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Taylor Projects Group v Brick Dept & ORS - Doyles Arbitration Lawyers
Taylor Projects Group v Brick Dept & ORS

Taylor Projects Group v Brick Dept & ORS

TAYLOR PROJECTS GROUP PTY LIMITED V BRICK DEPT. PTY LIMITED & ORS [2005] NSWSC 571

Supreme Court of New South Wales – 17 June 2005

FACTS

Taylor Project Group Pty Ltd (‘Taylor’) entered into a construction contract with Brick Dept. Pty Limited (‘Brick’) for the carrying out of brick and block laying work at a site in Holden Street, Ashfield. Brick made an Adjudication Application under the Building and Construction Security of Payment Act 1999 (NSW) (‘the Act’). The Adjudicator determined that Taylor was required to pay Brick the sum of $109,987.80.

Taylor and Brick subsequently entered into an agreement in which Taylor agreed to refrain from seeking an injunction preventing Brick from entering judgment for the adjudicated amount and would pay the adjudicated amount into Court on the basis that the parties would obtain an early listing of the matter in the Supreme Court for determination and that the sum would be paid to Brick if it succeeded in those proceedings. Consent orders to that effect were made by the Court on 11 March 2005.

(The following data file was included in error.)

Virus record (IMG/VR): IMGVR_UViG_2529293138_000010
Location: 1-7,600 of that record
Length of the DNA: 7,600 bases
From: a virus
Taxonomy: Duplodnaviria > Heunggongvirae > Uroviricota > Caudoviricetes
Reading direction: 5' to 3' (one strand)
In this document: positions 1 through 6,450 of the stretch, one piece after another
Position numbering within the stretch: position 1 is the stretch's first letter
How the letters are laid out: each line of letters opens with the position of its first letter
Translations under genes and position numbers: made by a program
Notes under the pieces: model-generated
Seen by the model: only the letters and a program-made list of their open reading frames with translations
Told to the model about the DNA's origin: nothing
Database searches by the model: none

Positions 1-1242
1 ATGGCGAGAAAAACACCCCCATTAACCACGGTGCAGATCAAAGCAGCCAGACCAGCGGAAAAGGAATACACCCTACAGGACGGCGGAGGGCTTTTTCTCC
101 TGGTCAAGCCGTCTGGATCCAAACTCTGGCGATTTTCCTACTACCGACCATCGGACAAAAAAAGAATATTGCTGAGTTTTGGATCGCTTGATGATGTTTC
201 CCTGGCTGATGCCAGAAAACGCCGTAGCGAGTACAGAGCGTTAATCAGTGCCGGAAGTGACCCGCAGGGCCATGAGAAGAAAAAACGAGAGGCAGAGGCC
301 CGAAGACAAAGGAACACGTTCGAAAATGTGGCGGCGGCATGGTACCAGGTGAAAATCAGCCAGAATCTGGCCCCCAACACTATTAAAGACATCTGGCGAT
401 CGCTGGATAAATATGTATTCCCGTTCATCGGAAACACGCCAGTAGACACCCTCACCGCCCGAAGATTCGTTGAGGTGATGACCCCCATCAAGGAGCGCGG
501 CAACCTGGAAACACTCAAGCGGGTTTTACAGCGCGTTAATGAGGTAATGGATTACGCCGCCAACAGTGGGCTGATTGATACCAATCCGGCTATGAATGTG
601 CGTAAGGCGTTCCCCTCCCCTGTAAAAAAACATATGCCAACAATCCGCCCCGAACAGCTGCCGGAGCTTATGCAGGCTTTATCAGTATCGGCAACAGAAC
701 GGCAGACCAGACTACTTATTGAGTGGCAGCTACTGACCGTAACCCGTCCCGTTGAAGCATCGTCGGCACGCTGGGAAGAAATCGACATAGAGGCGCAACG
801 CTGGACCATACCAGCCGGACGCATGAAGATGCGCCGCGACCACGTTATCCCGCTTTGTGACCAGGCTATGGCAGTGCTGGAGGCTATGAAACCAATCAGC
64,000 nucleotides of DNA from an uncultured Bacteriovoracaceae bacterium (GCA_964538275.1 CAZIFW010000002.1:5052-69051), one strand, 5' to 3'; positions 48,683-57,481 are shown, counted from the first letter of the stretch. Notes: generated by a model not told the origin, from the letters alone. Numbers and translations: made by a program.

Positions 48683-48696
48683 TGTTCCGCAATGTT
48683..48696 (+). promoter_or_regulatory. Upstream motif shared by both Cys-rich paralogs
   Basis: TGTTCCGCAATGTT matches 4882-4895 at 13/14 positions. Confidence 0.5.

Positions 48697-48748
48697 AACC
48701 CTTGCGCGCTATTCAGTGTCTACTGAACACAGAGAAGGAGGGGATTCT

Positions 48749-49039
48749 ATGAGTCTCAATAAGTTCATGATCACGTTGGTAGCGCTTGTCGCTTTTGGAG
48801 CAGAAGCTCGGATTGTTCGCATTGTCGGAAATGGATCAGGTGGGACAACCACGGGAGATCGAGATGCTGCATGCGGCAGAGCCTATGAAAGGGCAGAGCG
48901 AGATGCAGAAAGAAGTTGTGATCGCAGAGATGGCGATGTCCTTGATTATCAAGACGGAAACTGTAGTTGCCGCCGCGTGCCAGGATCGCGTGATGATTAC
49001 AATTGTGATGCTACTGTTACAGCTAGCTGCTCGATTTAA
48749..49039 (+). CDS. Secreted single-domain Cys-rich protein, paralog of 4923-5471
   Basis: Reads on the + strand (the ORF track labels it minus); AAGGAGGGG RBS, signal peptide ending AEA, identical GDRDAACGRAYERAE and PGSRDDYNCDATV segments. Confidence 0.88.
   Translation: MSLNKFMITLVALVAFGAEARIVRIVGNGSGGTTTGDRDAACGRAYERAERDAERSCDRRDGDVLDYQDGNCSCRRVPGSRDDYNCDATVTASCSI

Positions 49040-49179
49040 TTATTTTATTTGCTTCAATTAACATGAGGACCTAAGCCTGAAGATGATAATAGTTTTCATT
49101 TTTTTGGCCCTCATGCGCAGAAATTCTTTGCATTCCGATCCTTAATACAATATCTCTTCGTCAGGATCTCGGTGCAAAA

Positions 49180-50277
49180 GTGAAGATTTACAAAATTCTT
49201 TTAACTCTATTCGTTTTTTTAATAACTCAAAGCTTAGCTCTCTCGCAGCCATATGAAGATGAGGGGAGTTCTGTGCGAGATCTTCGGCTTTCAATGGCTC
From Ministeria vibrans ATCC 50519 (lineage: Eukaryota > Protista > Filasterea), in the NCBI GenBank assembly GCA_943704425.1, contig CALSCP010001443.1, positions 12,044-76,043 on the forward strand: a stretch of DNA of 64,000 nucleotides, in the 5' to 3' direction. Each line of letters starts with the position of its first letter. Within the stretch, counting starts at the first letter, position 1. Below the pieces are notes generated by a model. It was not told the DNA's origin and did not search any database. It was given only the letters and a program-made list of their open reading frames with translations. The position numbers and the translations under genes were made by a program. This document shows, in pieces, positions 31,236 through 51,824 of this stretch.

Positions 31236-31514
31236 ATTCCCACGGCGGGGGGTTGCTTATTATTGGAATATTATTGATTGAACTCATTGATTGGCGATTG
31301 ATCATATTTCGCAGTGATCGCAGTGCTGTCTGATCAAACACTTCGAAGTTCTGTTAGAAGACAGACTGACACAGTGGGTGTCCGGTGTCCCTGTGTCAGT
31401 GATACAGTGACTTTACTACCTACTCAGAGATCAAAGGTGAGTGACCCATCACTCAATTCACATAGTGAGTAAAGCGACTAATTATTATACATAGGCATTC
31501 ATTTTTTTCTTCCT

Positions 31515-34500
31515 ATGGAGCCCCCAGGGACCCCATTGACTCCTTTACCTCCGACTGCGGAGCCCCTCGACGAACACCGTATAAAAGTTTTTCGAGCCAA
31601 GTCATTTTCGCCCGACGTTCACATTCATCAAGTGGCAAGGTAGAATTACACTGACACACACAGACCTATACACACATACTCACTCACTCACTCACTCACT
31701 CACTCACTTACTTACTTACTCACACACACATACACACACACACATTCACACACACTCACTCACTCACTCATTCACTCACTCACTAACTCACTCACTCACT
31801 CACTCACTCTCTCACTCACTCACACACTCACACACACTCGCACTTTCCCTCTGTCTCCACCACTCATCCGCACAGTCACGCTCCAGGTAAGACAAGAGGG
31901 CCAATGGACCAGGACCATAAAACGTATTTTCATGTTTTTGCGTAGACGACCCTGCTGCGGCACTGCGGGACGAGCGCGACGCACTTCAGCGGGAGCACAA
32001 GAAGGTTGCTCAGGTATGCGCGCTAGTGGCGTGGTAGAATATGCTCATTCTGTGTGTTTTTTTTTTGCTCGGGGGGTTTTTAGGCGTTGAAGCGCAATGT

Proceedings were subsequently brought by Taylor against Brick in the Supreme Court, seeking to impugn the adjudication determination. The matter was heard on 5 May 2005 and the Court held that the adjudication determination was valid. The proceedings were stood over for argument as to costs, orders and questions concerning a Stay of Orders.

At a further hearing, commencing on 15 June 2005, Taylor sought an Order from the Court restraining Brick from taking steps to enforce the judgment obtained on 5 May 2005, and a further Order restraining Brick from filing any adjudication certificate as a judgment in any court. Taylor in its submissions relied on the decision in Grosvenor Constructions (NSW) Pty Ltd v Musico [2004] NSWSC 344 in which it was held that where a claimant clearly being insolvent had obtained an adjudication certificate, it was appropriate to order a stay of the execution of the judgment debt. Taylor argued that it would otherwise suffer irreparable prejudice as payment pursuant to the judgment debt could never be recouped.

ISSUE

If a claimant is close to insolvency, can the Respondent obtain an order of stay of the execution of the judgment debt?

FINDING

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